Review of Law & Economics
Editor-in-Chief: Parisi, Francesco
Ed. by Cooter, Robert D. / Gómez Pomar, Fernando / Kornhauser, Lewis A. / Parchomovsky, Gideon / Engel, Christoph
3 Issues per year
CiteScore 2017: 0.30
SCImago Journal Rank (SJR) 2017: 0.195
Source Normalized Impact per Paper (SNIP) 2017: 0.410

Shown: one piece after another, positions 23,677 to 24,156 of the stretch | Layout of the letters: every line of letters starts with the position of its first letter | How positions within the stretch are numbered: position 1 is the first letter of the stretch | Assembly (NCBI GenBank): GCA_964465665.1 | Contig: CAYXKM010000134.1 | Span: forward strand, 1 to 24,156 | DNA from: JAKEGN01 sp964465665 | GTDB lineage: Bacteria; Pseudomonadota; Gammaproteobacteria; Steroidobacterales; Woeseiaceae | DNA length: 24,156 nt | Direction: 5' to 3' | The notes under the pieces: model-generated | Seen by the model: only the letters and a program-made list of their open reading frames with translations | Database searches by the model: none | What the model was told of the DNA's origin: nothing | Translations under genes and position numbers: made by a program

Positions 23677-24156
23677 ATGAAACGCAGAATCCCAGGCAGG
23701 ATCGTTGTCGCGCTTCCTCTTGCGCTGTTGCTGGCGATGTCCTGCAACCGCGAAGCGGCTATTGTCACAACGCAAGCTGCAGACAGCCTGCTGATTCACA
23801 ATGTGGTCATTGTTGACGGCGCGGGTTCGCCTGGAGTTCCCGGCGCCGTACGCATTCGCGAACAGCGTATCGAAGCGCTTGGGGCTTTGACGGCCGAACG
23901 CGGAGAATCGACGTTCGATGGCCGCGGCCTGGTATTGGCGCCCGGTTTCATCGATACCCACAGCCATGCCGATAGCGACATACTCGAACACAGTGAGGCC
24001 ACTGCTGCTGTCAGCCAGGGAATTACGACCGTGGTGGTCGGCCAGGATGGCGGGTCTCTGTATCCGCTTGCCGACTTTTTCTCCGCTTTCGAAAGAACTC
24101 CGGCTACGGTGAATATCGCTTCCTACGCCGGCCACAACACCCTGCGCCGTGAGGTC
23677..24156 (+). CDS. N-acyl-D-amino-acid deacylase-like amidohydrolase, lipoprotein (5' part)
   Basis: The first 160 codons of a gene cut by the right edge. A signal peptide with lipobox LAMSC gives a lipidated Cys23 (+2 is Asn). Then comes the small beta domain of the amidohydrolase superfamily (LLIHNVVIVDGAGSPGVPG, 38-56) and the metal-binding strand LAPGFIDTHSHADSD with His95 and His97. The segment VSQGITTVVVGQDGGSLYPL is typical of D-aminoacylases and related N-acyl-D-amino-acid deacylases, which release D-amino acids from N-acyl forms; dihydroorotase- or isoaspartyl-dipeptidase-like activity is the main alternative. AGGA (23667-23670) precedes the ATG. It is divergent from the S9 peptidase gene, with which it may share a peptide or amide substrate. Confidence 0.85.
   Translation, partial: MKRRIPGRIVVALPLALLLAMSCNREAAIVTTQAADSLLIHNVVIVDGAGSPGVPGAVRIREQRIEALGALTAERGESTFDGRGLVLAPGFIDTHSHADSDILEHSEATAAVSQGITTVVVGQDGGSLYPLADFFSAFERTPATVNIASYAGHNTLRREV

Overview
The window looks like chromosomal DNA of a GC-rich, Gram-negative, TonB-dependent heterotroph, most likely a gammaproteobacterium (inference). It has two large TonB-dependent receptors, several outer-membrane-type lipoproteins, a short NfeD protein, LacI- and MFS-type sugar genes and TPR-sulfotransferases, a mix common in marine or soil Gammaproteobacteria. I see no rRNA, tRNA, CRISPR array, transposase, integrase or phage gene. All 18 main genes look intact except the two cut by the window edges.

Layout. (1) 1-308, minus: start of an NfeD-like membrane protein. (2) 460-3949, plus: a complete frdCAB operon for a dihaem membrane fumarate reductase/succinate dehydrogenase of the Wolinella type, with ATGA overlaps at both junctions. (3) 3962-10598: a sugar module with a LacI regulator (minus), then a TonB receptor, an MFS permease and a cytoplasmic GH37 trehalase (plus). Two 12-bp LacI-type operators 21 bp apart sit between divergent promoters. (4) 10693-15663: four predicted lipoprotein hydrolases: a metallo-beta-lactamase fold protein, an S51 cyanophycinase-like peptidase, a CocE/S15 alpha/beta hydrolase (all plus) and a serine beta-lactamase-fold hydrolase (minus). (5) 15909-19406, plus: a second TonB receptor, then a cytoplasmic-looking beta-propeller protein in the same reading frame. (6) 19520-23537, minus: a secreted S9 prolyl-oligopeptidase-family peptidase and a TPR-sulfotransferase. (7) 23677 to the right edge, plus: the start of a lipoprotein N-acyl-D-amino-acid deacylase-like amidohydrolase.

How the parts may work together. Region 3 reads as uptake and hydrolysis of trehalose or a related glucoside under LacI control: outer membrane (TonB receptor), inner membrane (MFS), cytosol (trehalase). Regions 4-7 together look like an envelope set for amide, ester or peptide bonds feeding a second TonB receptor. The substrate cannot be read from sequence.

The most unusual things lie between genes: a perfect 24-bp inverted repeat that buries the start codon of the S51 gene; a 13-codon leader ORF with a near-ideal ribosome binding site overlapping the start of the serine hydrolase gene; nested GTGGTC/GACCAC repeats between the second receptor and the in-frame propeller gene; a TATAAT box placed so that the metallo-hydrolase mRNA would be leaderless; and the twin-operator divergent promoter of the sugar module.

The judicial review of legislation can be configured in any of a number of ways. In particular this task may be concentrated in a constitutional court, or diffused among ordinary judges. Recent studies have shown that the design of judicial institutions can have important legal, social, and economic consequences for a given polity. Scholars have dwelled on the reasons that lead political actors to the choice of one model of judicial review over another, but there has been little empirical study on this choice. Here, several hypotheses as to the circumstances that lead to the establishment of constitutional courts are tested on the basis of a data set of 128 democratic constitutions. I find that the degree of political uncertainty facing politicians is an important predictor of whether or not a constitutional court will be established.
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